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Heinonen from familiar bloodline

Tech Tomorrow

September 3, 2013
By Stephen Anderson - DMG Sports Writer (sanderson@mininggazette.com) , The Daily Mining Gazette

HOUGHTON - The Pietila family tree just keeps producing Michigan Tech hockey players.

Chad and Aaron Pietila graduated, but joining Chad's brother and Huskies junior forward Blake Pietila (Aaron was their cousin) will be two more of Blake's cousins: freshmen Reid Sturos, who was featured in Saturday's Daily Mining Gazette, and Tyler Heinonen.

But it takes more than just convenient lineage to crack the Tech lineup.

"To me family connections don't make a difference, we're just trying to find the best players," Tech coach Mel Pearson said.

Fortunately for Tech, in many cases people from the Pietila family tree are the best players. Heinonen's on-ice accomplishments, even dating back to high school, bear that out.

The 6-foot, 185-pound forward, who has been playing hockey as long as he can remember on his family's backyard rink, led the entire state of Minnesota in high school scoring during his senior year (2010-11), tallying 83 points for Delano High School.

"It was exciting. We had a real solid line that year as a top line, a couple good players playing alongside me and it just rolled all season long," Heinonen said.

"Maybe the conference he came out of wasn't as tough as some of the other ones, but that's some pretty lofty praise when you can lead a state like Minnesota in scoring," Pearson said. "He knows what to do with the puck."

Because of his family ties, including parents who are both from the Copper Country and a father who graduated from Tech, Heinonen was on Tech's radar even before Pearson became Tech's coach in 2011. But, it didn't take long for Pearson to be sold on Heinonen after seeing him at a Muskegon Lumberjacks camp in the summer of 2011.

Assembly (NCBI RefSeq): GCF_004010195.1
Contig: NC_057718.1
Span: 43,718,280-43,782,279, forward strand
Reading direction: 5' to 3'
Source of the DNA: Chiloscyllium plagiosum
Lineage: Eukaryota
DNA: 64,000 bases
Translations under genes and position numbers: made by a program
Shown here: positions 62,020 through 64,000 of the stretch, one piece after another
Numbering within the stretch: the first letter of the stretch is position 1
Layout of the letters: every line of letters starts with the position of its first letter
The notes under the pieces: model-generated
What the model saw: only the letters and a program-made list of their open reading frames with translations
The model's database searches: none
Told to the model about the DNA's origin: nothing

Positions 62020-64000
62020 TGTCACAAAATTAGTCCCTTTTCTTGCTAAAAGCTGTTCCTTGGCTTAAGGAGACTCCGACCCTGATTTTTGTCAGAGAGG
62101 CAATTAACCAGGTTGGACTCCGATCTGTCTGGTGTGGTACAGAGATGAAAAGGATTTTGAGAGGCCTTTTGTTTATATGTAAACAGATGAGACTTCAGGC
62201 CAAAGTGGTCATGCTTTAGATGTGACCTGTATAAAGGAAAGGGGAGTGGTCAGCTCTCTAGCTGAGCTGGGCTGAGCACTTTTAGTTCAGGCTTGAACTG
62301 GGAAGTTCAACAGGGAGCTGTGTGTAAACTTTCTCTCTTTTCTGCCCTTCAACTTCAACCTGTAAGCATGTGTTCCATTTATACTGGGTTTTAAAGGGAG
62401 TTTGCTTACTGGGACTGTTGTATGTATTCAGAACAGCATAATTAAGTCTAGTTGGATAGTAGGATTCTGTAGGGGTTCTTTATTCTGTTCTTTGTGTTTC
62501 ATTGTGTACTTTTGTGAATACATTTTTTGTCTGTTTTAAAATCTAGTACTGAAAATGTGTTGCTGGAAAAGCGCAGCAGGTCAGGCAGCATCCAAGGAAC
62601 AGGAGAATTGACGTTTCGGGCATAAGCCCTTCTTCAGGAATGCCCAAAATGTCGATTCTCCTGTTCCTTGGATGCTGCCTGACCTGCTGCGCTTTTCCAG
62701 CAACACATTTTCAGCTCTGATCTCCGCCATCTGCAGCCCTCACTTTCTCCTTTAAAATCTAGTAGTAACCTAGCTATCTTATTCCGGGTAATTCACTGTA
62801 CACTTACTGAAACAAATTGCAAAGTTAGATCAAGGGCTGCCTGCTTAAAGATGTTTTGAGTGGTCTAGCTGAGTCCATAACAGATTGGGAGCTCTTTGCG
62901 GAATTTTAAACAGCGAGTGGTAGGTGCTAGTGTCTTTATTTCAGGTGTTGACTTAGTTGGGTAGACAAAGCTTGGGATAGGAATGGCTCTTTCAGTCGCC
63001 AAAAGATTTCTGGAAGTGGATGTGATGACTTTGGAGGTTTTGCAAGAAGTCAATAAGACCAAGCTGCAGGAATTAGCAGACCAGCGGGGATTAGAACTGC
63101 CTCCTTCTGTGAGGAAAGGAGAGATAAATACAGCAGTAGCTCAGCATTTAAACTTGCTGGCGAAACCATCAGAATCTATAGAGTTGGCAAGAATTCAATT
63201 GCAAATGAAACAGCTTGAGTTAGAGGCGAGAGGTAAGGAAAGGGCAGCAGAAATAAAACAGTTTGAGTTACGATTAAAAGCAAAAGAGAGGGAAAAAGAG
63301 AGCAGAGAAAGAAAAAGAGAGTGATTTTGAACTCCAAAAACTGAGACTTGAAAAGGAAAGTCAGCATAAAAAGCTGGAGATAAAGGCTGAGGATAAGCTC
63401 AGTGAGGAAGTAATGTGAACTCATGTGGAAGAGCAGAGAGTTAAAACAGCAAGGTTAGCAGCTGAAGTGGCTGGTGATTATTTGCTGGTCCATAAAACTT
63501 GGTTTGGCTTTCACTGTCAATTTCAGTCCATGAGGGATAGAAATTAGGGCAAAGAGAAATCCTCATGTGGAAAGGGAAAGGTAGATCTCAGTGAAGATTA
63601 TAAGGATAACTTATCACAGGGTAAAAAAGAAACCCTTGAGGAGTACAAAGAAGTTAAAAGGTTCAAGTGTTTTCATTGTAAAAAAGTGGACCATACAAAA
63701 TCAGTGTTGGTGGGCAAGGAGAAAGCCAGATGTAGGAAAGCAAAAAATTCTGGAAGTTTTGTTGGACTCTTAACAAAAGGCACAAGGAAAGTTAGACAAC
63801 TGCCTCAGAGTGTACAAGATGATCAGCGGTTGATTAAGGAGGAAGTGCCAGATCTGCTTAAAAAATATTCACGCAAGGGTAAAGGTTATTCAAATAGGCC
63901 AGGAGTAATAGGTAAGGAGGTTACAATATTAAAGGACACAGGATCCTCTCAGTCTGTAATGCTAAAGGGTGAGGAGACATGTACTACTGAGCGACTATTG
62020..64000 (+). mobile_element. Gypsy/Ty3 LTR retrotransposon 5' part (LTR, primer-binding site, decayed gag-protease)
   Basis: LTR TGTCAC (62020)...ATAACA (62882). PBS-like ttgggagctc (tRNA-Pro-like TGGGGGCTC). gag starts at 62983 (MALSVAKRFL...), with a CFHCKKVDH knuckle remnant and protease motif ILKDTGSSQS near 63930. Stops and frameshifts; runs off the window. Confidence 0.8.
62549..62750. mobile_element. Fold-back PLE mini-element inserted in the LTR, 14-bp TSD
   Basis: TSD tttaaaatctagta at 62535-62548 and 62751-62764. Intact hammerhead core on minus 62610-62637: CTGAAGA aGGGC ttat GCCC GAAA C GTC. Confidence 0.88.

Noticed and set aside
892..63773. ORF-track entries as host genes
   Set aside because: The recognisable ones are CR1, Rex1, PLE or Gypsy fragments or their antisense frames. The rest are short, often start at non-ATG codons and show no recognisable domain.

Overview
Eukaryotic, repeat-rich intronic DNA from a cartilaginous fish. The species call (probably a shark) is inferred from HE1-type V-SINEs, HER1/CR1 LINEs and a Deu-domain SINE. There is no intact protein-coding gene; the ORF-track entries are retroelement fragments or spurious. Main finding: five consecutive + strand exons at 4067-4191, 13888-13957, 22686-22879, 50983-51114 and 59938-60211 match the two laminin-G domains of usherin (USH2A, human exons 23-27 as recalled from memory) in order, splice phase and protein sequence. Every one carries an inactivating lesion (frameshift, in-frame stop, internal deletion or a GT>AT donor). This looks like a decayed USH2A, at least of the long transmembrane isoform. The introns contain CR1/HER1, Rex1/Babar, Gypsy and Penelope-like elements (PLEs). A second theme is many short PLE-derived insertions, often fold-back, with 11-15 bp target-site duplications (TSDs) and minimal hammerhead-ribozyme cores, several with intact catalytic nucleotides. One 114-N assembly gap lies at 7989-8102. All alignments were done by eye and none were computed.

"He had a real good camp," Pearson said. " Offensively, he has good instincts around the net. Some people shoot to shoot, he shoots to score. Every time he shoots the puck, he's trying to score goals. Not everyone is like that. He's a bulldog around the net, he's going to do whatever he can to get that puck in the goal."

Heinonen obviously had the scoring touch coming out of high school, but Tech still wanted him to refine his game for a couple years in juniors, and he did just that. Playing for the Lumberjacks in the United States Hockey League in 2011-12, he registered 33 points (21 goals, 12 assists) in 50 games, but he also had 58 penalty minutes and a minus-12 plus-minus rating.

"Juniors was a huge step coming from a small school, coming up and all of a sudden you're not going to be the points leader just by showing up every day," said Heinonen, who received interest from other schools but always wanted to come to Tech. "It was an eye opener, and I had to work through a lot of things, but it made me a lot better player."

He then registered 31 points (15 goals, 16 assists) in 41 games for the Lumberjacks in 2012-13 (with 40 PIM, minus-one rating) before being traded to the Chicago Steel at the trade deadline. In 24 games for Chicago, he scored eight goals and had nine assists, to go along with 16 PIMs and a plus-five rating.

"It was tough (getting traded), but it ended up being a good thing for me," Heinonen said. "I got a lot of opportunities in Chicago that I didn't have in Muskegon, and it worked out well."

He got to play on the penalty kill and at center, left wing and right wing, giving him a level of versatility that Pearson said will benefit Tech's deep group of forwards.

"I think we can look at him on the wing or at center," Pearson said.

"I like his nose for the net, but he has played two years in the USHL, so he's really improved his defensive responsibility, because they demand that in that league as coaches. He's done a good job there, so he's going to be a good-two way player."

Heinonen, who starts his engineering management classes today, is excited by Tech's forward depth and the direction of the hockey program.

"When kids are battling through the week in practice, that's going to make everyone better. Whether I play or not, or whether someone else plays or not, it's making the team better," he said. " All summer I was chomping at the bit to get up here and get going."

Sept. 16 is go-time for the Huskies in terms of organized skill development activities. The first game of the 2013-14 season in the new-look Western Collegiate Hockey Association, is an Oct. 5 exhibition against Laurentian.

Editor's note: This is the fifth in a series of feature articles looking at Tech's eight freshmen hockey players. Search on mininggazette.com for previous articles on forwards Sturos and Mike Neville, and defensemen Chris Leibinger and Cliff Watson. Future articles will be written on forward Brent Baltus, defenseman Shane Hanna and goaltender Matt Wintjes.

 
 

 

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